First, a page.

The Different Charges for Entering an Illinois Residence Illegally
In Illinois, a person’s home and property are protected by the law from the unwanted intrusion of other people. That’s why there are separate laws in Illinois for criminal trespass and residential burglary.
If you’re unsure of the difference between these crimes, you’re not alone. Many people don’t understand what each crime is or what penalties they can each bring upon someone convicted of them.
So here’s what you need to know about criminal trespass and residential burglary, how they’re different, and what kind of penalties are associated with each.
What is Criminal Trespass?
Criminal trespass is defined as entering or staying on another person’s property without their authorization and it’s considered a criminal offense. That said, the key to charging someone with criminal trespass and proving it in court is intent.
In order for the trespass to be considered unlawful, the accused must:
- Have knowingly entered the property without permission from the owner
- Have remained on the property after understanding they were no longer welcome on it
- Have been directed by the property owner to stay off the property but ignored it, such as a posted sign, locked building, or fence securing the property
If you wander accidentally onto another person’s property, it won’t be considered criminal trespass because of your intent. However, ignoring signs that declare “no trespassing” as you walk onto someone’s property can be seen as criminal trespass.
In many cases, criminal trespass is a misdemeanor crime.
Residential burglary is defined as committing burglary upon the dwelling or residence of another person. As with criminal trespass, the established intent of the defendant matters.
If someone breaks into another person’s home for the purpose of stealing something, then that is considered residential burglary. It can be charged as a misdemeanor or a felony depending on whether the burglary was done with unlawful entry without force, forcible entry, or attempted forcible entry.
In Illinois, it’s also considered a burglary crime to possess tools that can be used to gain unlawful entry into another person’s home. This includes tools such as:
- Instruments used for break-ins
- Tools such as those to pick a lock
If a person is caught with any tools that can assist with burglary, then it can be inferred that they intended the tools to be used to help in the commission of the crime.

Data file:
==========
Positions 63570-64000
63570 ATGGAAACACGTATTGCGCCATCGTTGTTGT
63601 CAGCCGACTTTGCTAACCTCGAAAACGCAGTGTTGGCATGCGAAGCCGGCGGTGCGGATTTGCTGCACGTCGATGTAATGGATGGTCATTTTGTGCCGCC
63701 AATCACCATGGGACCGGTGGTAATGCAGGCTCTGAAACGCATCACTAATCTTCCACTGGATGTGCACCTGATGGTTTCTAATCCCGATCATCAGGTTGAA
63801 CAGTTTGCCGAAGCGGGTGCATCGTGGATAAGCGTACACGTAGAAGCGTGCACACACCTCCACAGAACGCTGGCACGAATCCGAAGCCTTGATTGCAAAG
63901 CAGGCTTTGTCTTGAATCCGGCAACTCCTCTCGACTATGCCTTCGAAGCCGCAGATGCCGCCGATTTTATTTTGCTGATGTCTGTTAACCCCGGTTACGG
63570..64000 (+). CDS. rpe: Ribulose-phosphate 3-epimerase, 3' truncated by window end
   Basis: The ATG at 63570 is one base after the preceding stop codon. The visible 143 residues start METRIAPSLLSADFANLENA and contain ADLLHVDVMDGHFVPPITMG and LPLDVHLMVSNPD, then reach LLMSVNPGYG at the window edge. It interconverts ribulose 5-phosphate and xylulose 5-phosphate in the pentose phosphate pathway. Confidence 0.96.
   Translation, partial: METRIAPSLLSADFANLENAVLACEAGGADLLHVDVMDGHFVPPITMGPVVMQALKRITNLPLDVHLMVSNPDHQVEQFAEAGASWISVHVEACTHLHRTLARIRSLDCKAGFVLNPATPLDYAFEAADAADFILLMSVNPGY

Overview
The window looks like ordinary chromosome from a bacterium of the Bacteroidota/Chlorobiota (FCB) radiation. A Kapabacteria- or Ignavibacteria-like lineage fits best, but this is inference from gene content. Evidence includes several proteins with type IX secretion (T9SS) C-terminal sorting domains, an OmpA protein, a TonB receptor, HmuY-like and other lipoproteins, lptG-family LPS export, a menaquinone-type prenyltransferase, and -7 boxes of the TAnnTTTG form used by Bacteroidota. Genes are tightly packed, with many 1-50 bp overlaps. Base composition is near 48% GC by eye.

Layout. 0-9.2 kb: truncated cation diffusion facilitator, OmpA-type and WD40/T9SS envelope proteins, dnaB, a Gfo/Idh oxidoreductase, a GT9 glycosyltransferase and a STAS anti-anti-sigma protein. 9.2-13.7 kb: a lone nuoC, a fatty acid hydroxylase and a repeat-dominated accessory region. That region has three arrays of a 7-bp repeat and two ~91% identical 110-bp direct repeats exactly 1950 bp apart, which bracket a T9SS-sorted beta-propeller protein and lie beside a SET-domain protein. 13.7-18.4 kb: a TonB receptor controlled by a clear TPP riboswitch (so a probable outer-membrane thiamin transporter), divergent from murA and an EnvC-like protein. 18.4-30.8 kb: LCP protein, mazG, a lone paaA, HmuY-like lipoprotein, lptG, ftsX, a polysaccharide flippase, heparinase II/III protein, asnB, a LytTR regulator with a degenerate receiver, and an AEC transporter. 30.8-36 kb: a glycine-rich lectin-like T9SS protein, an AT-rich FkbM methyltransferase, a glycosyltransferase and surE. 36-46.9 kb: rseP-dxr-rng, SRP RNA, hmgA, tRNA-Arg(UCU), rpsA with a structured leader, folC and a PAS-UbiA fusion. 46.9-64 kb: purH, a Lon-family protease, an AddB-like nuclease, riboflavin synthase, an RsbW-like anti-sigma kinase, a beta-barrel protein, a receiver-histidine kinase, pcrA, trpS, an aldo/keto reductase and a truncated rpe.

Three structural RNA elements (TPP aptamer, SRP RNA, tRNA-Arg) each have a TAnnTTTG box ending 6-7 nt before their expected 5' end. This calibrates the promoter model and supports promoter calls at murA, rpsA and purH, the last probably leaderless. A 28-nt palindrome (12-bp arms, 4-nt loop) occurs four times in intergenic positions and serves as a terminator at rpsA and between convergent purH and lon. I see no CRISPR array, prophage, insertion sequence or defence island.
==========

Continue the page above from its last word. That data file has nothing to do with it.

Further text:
Sentencing for Burglary Crime Convictions in Illinois
Beyond basic trespassing, every burglary crime is classified as a felony. Penalties range from a few months to more than a decade behind bars and fines equalling thousands of dollars.
Residential burglary can be charged as a Class 1 felony. That makes it punishable by up to 15 years in prison.
This is considered a Class 4 felony in Illinois if the residence is occupied, punishable by up to three years in prison.
If the property is not occupied, then criminal trespass can be charged as a Class A misdemeanor, which is punishable by up to one year in prison or two years of probation with formal supervision.
If found in possession of burglary tools, then a person can be charged with a Class 4 felony. This is punishable by up to three years in prison or up to 30 months on probation.
A key factor in prosecutors securing a conviction for entering an Illinois residence illegally is intent. Every single trespassing and burglary crime must have this element present in order to convict. What does this mean for you?
The right Chicago criminal defense attorney will be able to evaluate your case and determine where questions may lie when it comes to your intentions during the alleged commission of the burglary crime.
About the Author:
Andrew M. Weisberg is a former felony prosecutor who now serves as a defense attorney in the greater Chicago area. He has extensive experience in handling all types of criminal cases, from sex offenses and domestic violence to retail theft-related crimes, murder, and drug crimes. His work has been recognized by Avvo, Expertise, National Trial Lawyers, and others, and he has been featured on countless news outlets for his experience and knowledge in criminal law.